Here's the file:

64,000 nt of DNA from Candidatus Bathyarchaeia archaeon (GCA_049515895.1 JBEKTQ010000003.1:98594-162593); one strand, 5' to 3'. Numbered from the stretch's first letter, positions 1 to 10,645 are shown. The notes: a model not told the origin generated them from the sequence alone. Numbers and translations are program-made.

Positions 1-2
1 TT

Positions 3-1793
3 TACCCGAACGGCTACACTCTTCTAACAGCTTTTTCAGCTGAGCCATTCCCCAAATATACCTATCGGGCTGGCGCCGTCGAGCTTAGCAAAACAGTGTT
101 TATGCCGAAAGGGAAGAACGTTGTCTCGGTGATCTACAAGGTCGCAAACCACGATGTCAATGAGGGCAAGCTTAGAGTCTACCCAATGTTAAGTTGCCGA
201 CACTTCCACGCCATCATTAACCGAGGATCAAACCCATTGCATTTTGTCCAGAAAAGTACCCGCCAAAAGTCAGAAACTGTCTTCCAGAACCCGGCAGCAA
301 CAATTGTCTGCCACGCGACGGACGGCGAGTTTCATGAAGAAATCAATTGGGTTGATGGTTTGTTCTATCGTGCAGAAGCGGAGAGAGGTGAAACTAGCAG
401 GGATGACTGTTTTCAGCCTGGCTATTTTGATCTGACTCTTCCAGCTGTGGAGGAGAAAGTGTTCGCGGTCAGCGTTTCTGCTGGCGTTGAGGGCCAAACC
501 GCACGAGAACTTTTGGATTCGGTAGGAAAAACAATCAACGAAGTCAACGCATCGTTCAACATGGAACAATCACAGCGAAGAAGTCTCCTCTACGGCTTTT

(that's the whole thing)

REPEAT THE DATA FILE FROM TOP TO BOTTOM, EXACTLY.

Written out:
64,000 nt of DNA from Candidatus Bathyarchaeia archaeon (GCA_049515895.1 JBEKTQ010000003.1:98594-162593); one strand, 5' to 3'. Numbered from the stretch's first letter, positions 1 to 10,645 are shown. The notes: a model not told the origin generated them from the sequence alone. Numbers and translations are program-made.

Positions 1-2
1 TT

Positions 3-1793
3 TACCCGAACGGCTACACTCTTCTAACAGCTTTTTCAGCTGAGCCATTCCCCAAATATACCTATCGGGCTGGCGCCGTCGAGCTTAGCAAAACAGTGTT
101 TATGCCGAAAGGGAAGAACGTTGTCTCGGTGATCTACAAGGTCGCAAACCACGATGTCAATGAGGGCAAGCTTAGAGTCTACCCAATGTTAAGTTGCCGA
201 CACTTCCACGCCATCATTAACCGAGGATCAAACCCATTGCATTTTGTCCAGAAAAGTACCCGCCAAAAGTCAGAAACTGTCTTCCAGAACCCGGCAGCAA
301 CAATTGTCTGCCACGCGACGGACGGCGAGTTTCATGAAGAAATCAATTGGGTTGATGGTTTGTTCTATCGTGCAGAAGCGGAGAGAGGTGAAACTAGCAG
401 GGATGACTGTTTTCAGCCTGGCTATTTTGATCTGACTCTTCCAGCTGTGGAGGAGAAAGTGTTCGCGGTCAGCGTTTCTGCTGGCGTTGAGGGCCAAACC
501 GCACGAGAACTTTTGGATTCGGTAGGAAAAACAATCAACGAAGTCAACGCATCGTTCAACATGGAACAATCACAGCGAAGAAGTCTCCTCTACGGCTTTT